Purpose The objective of this study is to examine the perceived usefulness of accrual accounting-based financial information for accountability and for supporting decision-making in public sector organisations. Design/methodology/approach A questionnaire survey adapted from Kober et al. (2010) was used to survey Malaysian Federal Government accountants to ascertain their views on the usefulness of accrual accounting information across 12 situations regarding accountability and decision-making. Mean scores and mean score ranking were computed on a total of 165 usable responses received. The independent t -test was conducted to investigate the differences in the perception between “accountants with” and the “accountants without” prior work experience in the private sector. Findings The study provides evidence that Malaysian Federal Government accountants consider accrual accounting information as very useful for decision-making. The three most important decision-usefulness indicators in the survey are “To assist in managing the department’s assets and liabilities”, “To assess cash flow needs of a department” and “For departmental resource allocation decisions”. The least useful accrual accounting information as perceived by the Malaysian public sector accountants is “To assist in discharging the department’s accountability obligations”. Originality/value The study provides valuable insights into the extent to which accrual accounting information is considered useful for accountability and decision-making, lending support to the Malaysian Government’s reform agenda of moving towards using accrual accounting in public sector organisations at the federal level.
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The development of any accounting system requires consideration of the underlying purpose of that system. In Nigeria, government accounting processes have been conducted within the general framework of the principles of fund accounting but the application of these principles to financial reporting has been a major challenge. This study examined the implications of adoption of International Public Sector Accounting Standards (IPSAS) on the quality of financial reporting of public sector organisations in Nigeria. Primary source of data was employed. Chi-square test and Kruskal Wallis test were employed. Findings from the study showed that adoption of IPSAS would increase the level of reliance on the financial reporting of public sector organisations in Nigeria. In addition, it was found that applying IPSAS to public sector financial reporting would make the results of financial reporting of public sector organisations comparable. It was concluded that IPSASs have the potential to give a better financial integrity assurance. The study recommended reforms in public financial management and strengthening of Legislative capacity to balance the executive power. Therefore, the adoption of IPSAS is expected to influence the operating procedures and reporting practices of public sector organisations in Nigeria.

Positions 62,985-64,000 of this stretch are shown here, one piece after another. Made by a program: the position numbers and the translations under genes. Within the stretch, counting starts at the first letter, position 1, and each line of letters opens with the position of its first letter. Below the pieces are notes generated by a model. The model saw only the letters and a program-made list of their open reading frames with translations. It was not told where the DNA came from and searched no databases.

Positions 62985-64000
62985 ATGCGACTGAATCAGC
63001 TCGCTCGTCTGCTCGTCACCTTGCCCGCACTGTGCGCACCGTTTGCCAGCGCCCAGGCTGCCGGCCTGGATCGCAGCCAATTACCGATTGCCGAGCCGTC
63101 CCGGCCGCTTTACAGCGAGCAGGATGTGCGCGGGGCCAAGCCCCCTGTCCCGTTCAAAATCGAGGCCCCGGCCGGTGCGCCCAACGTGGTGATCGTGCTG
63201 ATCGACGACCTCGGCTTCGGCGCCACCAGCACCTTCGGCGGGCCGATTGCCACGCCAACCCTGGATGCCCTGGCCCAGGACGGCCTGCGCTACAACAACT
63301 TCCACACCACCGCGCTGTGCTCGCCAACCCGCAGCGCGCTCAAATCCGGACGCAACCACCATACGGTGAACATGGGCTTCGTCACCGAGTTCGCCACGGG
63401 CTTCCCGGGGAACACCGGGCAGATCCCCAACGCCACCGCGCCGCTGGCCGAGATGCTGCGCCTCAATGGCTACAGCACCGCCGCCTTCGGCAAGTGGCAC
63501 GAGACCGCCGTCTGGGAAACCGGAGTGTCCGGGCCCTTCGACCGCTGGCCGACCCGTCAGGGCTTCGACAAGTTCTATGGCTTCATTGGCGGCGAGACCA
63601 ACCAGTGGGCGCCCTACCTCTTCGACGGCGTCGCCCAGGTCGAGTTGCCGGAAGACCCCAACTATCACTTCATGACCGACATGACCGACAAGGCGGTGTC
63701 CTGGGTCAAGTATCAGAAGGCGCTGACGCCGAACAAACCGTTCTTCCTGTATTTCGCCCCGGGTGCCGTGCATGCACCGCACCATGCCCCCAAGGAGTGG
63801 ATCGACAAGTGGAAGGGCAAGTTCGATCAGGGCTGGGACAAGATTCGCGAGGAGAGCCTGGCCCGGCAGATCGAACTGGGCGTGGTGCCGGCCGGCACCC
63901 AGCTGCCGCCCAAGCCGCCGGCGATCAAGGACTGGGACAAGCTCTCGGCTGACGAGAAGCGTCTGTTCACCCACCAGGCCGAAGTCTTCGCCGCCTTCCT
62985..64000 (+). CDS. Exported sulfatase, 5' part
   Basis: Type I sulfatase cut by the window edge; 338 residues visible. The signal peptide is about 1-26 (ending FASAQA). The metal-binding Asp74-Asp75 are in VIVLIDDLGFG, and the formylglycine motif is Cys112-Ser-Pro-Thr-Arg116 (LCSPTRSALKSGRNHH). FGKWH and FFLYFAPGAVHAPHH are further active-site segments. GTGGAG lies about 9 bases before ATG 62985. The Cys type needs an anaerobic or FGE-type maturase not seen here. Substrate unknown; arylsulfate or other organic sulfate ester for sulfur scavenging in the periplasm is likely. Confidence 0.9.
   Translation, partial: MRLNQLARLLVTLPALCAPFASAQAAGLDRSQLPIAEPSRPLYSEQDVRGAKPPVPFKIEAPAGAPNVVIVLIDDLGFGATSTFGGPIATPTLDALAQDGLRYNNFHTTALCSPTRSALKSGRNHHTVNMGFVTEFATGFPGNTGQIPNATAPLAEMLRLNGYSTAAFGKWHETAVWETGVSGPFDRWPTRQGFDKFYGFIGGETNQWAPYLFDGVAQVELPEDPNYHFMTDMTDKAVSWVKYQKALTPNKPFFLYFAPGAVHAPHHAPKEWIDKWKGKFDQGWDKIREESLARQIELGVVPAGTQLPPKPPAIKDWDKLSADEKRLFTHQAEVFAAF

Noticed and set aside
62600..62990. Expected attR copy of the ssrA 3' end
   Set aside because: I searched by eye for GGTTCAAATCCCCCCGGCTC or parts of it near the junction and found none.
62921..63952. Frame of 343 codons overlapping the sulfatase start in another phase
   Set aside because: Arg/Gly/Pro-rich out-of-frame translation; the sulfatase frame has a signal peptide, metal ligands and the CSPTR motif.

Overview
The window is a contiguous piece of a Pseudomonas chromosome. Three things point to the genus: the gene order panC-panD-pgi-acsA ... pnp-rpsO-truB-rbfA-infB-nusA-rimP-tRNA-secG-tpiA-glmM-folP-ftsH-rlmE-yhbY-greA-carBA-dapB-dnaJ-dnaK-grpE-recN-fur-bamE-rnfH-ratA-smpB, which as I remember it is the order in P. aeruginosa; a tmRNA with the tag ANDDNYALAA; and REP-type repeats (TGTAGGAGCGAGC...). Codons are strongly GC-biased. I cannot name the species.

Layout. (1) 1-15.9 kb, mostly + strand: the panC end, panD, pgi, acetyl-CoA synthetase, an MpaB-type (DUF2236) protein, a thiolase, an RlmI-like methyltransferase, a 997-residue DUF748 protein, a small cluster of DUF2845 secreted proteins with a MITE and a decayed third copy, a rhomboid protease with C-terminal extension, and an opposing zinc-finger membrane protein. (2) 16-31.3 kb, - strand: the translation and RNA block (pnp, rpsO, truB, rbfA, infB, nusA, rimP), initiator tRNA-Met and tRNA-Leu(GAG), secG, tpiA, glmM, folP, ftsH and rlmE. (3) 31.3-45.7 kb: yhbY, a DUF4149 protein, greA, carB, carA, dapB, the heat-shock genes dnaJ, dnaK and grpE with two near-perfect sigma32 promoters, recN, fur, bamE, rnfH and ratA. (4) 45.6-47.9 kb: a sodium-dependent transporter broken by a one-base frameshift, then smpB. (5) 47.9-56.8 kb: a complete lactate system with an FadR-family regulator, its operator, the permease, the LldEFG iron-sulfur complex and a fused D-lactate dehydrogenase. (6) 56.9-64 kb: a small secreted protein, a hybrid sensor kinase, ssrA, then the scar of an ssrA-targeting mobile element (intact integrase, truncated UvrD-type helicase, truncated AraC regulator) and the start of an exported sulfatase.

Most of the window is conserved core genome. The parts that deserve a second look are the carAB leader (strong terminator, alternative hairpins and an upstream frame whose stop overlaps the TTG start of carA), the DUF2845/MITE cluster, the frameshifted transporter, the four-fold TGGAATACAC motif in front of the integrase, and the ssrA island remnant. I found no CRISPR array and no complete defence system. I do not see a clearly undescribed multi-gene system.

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Recent years have seen changes in governmental accounting from a cash-based accounting system to an accrual-based accounting system. According to Lüder, development in governmental accounting system is influenced by its environment. Lüder hypothesized that specific contextual variables and primary user orientation of governmental accounting and reporting could determine the design of the governmental accounting systems. These variables could indicate whether or not a particular governmental accounting system is favourable towards change. Assessment of the national context and development of the Malaysian governmental accounting shows support for Lüder's hypothesis.
In light of the worldwide economic crises, the public sector is coming under increasing financial pressure as budgets are reduced on a large scale whilst demands for public services are on the rise. In such austere times managers working in the public sector are confronted daily with targets and demands that are often set in confusing accounting and financial language. In Financial Management and Accounting in the Public Sector, Gary Bandy employs a clear and concise narrative to introduce the core concepts of accounting and financial management in the public sector and how to deliver services that are value for money. With a glossary of terms to help managers understand and be understood by accountants, as well as learning objectives and discussion questions, this 'hands-on' textbook will help students of public management and administration to understand the financial and accounting aspects of creating public value.
Financial Accounting for Management is a comprehensive textbook, with a strong focus on fundamentals, and has been specially designed to meet the needs of MBA students. It has systematically organised text that discusses the essential concepts and principles of financial accounting essential for decision making, and is highly application oriented. The book aims to develop the reader's skill for maintenance and evaluation of accounting needs for day-to-day business decision making. Oriented towards providing the reader with decision making insights, the book is likely to become popular as an independent, self-contained text for undergraduate and postgraduate students. This book would also serve as a handy reference book for entrepreneurs and practitioners to make informed and systematic business decisions.